But a critic of the bill suggested that its punitive approach to protest was itself a threat to free speech rights. “Our colleges and universities should be a place to vigorously debate ideas and ultimately learn from one another,” State Representative Lisa Subeck, a Democrat, told The Milwaukee Journal Sentinel. “Instead, this campus gag rule creates an atmosphere of fear where free expression and dissent are discouraged.”  

For years, I have been a staunch critic of activists who shut down invited speakers with whom they disagree, whether through force or sustained chanting and disruption. And I …read more

Via:: The Atlantic

      

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Witness to a Saturday Night Massacre

By Richard Ben-Veniste

Watching the national controversy over the White House and Russia unfold, I’m reminded of Karl Marx’s oft-quoted observation: “History repeats itself: first as tragedy, second as farce.” I was a close witness to the national tragedy that was Richard Nixon’s self-inflicted downfall as president, and I’ve recently contemplated whether a repeat of his “Saturday Night Massacre” may already be in the offing. Given how that incident doomed one president, Trump would do well to resist repeating his predecessor’s mistakes—and avoid his presidency’s descent into a quasi-Watergate parody.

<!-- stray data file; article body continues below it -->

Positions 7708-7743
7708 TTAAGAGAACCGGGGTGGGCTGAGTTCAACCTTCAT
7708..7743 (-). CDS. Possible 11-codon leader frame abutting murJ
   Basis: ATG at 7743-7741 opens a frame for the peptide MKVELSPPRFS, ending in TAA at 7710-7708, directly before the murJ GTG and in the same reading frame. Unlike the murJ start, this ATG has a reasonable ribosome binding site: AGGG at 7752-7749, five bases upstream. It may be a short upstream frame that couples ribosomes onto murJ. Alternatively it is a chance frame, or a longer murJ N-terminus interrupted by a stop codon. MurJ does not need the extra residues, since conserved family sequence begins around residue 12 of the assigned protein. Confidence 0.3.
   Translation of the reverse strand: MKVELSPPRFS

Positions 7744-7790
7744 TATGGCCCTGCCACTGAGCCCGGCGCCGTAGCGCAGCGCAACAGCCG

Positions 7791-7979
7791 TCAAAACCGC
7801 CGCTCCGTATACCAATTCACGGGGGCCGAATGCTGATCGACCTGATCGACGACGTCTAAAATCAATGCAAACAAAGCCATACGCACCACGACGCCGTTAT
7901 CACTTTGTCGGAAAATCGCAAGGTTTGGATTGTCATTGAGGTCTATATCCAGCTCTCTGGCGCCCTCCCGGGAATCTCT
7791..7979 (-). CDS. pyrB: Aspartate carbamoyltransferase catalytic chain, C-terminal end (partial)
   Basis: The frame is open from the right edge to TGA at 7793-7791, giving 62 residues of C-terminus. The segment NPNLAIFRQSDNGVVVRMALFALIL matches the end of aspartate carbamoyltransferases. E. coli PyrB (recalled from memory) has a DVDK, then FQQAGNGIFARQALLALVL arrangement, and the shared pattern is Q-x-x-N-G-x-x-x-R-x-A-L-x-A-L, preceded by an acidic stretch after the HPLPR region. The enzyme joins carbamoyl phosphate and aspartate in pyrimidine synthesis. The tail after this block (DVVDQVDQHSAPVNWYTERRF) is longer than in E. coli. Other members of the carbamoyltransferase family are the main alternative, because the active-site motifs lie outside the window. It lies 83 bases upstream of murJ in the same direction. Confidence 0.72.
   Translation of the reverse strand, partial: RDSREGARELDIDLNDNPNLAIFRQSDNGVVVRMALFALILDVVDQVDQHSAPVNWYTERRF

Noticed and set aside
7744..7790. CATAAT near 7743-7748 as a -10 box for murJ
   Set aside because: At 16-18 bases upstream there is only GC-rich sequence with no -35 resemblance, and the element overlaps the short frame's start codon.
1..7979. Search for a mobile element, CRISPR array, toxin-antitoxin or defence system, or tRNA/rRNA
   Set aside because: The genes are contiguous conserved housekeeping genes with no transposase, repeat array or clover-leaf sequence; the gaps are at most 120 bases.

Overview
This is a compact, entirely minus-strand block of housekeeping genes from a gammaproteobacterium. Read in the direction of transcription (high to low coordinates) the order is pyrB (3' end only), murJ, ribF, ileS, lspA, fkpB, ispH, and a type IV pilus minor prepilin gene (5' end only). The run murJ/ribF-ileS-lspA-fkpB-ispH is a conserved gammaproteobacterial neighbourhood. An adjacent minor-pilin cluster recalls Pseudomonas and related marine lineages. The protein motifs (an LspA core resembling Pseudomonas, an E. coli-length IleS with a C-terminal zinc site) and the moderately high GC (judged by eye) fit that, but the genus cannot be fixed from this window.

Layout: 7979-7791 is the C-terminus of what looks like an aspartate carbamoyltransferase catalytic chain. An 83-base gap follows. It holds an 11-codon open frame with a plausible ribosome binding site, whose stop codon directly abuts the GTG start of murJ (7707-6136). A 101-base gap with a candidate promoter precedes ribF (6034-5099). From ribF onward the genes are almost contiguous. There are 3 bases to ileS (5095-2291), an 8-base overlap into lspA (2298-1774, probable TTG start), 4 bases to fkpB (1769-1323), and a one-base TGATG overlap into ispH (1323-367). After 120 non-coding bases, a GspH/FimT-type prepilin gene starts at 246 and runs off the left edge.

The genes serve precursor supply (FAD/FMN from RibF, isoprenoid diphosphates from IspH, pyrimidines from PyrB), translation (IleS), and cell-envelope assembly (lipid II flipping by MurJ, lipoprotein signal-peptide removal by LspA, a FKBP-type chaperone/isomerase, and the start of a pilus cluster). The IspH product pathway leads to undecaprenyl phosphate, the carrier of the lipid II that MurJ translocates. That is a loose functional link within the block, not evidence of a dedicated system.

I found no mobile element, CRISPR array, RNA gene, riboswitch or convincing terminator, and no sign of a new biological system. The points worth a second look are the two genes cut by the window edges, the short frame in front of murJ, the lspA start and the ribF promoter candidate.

The massacre began when Nixon gave the order to fire Watergate Special Prosecutor Archibald Cox, a desperate effort to prevent him from hearing tape-recorded evidence that proved the White House’s involvement in a conspiracy to obstruct the investigation of a break-in at Democratic National Committee headquarters. Nixon’s misuse of executive power backfired, immediately costing him two highly respected members of his administration: Attorney General Elliot Richardson and his deputy William Ruckelshaus, who both resigned rather than follow Nixon’s directive. Third in command at the Justice Department was Solicitor General Robert Bork, who agreed to do the dirty deed and fired Cox.